Best Fungicide recommendation

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Old 11-17-20, 11:03 PM
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Best Fungicide recommendation

Hello Everyone,

It's been a strange 8 months and here's hoping you all are healthy and safe.

This summer, because of extreme drought and high heat, we lost a couple of trees to fungi. Although the problem was spread out over our front and back yards, a few plants were able to survive through the application of Neem oil.

Here we are in the fall and I'm seeing it again in one of our adult willow trees. After cutting off all the parts that had the infection and spraying with Neem oil, two weeks ago, I saw some of the fungi had returned today.

Is there a better/best fungicide I can try instead of Neem oil?

Thanks very much!

Best,
MR2
 
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Old 11-18-20, 05:59 AM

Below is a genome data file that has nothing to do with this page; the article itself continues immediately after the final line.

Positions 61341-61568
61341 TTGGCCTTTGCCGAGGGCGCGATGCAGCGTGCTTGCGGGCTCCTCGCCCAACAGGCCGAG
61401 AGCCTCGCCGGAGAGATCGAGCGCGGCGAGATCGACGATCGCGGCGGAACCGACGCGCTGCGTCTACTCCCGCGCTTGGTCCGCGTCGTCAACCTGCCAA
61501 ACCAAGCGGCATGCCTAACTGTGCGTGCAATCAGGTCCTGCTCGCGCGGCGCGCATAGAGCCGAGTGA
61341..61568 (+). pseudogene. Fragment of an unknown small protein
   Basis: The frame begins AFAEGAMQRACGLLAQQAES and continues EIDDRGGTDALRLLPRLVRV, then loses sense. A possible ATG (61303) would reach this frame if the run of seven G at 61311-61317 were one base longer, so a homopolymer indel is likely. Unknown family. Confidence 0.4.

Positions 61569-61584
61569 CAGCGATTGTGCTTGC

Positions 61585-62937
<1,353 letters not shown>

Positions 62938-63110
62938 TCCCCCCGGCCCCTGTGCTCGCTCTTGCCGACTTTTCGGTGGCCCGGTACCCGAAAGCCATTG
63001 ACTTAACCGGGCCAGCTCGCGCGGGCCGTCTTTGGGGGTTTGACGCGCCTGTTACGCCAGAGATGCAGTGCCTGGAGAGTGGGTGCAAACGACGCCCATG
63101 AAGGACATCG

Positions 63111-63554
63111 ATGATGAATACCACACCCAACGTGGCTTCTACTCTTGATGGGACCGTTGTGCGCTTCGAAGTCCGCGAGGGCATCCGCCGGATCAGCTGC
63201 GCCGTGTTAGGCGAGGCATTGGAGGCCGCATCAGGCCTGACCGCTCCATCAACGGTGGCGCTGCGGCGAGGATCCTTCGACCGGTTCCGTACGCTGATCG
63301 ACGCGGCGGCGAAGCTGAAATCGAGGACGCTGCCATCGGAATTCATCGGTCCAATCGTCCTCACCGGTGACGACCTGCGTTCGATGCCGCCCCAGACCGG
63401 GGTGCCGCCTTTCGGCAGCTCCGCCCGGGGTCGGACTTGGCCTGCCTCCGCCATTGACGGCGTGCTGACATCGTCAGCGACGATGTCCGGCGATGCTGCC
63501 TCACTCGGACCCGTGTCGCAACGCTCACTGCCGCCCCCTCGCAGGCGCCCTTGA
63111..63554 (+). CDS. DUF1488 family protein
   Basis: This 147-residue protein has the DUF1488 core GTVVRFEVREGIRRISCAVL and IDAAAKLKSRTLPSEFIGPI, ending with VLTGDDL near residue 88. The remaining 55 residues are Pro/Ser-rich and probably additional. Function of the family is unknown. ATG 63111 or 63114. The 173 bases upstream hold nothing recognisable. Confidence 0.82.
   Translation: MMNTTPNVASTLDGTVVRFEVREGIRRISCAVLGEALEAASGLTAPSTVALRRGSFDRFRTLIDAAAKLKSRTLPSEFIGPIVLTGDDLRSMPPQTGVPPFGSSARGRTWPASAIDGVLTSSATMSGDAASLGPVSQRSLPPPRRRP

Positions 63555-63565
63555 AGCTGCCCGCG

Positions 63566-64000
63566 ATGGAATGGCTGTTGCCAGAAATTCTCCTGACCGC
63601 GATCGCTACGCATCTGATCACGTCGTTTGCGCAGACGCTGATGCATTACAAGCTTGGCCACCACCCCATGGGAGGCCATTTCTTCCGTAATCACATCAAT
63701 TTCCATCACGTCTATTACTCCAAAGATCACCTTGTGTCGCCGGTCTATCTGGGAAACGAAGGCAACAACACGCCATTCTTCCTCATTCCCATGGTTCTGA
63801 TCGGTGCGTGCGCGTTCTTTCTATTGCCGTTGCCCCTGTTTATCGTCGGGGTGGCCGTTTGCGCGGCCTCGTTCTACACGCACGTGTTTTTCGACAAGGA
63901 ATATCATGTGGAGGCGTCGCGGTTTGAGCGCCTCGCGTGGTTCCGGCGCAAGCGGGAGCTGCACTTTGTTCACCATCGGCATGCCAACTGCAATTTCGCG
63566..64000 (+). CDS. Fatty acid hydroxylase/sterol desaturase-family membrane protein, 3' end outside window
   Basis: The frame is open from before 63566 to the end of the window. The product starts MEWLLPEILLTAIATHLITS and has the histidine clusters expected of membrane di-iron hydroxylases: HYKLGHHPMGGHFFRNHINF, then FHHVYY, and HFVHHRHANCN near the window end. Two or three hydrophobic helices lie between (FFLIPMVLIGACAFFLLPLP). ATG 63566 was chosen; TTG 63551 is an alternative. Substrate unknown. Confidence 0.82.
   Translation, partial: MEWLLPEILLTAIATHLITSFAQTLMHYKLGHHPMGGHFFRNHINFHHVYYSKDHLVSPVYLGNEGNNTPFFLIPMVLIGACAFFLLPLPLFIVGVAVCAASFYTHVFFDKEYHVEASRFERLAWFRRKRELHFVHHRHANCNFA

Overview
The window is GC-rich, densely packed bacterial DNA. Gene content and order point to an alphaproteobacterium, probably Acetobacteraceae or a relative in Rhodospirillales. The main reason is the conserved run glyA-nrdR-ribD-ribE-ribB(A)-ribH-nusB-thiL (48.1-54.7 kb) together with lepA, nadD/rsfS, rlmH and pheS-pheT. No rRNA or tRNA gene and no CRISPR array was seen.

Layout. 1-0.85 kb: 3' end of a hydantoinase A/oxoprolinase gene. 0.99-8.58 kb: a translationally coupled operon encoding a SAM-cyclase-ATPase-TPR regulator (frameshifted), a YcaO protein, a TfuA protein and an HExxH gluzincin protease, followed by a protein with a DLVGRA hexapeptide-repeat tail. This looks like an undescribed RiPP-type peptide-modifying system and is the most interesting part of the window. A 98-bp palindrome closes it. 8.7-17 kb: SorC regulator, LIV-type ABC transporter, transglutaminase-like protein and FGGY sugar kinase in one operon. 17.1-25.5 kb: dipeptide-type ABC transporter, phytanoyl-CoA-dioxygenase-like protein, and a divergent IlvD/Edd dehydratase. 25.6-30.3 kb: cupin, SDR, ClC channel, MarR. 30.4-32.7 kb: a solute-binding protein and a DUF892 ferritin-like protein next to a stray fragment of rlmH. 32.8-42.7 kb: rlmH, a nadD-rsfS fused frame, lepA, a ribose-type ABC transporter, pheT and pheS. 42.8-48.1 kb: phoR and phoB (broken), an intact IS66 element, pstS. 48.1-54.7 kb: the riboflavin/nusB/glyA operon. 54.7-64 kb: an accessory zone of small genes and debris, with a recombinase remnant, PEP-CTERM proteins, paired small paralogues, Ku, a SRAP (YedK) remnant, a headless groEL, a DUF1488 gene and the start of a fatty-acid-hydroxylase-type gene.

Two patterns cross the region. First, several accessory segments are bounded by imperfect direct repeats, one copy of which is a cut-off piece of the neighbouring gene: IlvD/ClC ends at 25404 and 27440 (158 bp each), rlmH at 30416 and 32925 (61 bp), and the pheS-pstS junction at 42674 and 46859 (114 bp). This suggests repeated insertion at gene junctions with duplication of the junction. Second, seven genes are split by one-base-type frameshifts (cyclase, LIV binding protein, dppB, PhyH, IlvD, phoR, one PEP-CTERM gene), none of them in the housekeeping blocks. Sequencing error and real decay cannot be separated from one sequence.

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Spraying trees of any size is extremely difficult. How big were the trees you lost and how big are the ones that remain. How and what equipment were you using to apply the neem oil? What type of fungus did/do you have? It's rather odd to have a fungal problem with high heat and dry conditions.
 
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Old 11-18-20, 07:56 AM
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Thanks, Pilot.

First, I agree it's odd. We are in Tucson and what set us off on a fungus track was a referral we made when we brought some infected branches into our local University of Arizona Ag. Extension Office. Although the people there could not identify the particular ailment, the consensus was it was a fungus and furthermore, that Neem oil was the solution. After mixed results over the last 8-9 mos., we're revisiting the matter.

Secondly, the tallest of the trees we lost was about 12 ft high and the rest were between 6 - 8 ft. tall. I used a Flowmaster 2-gallon sprayer ( https://www.homedepot.com/p/RL-Flo-M...02HD/100350719 ). Spring came very early to Tucson and in March, I stood on a ladder and sprayed till the leaves were wet and the solution was running down the bark of larger branches and trunk. I repeated after 14 days. Then we left for about 4 months. This brings us back to the timeline in my first post.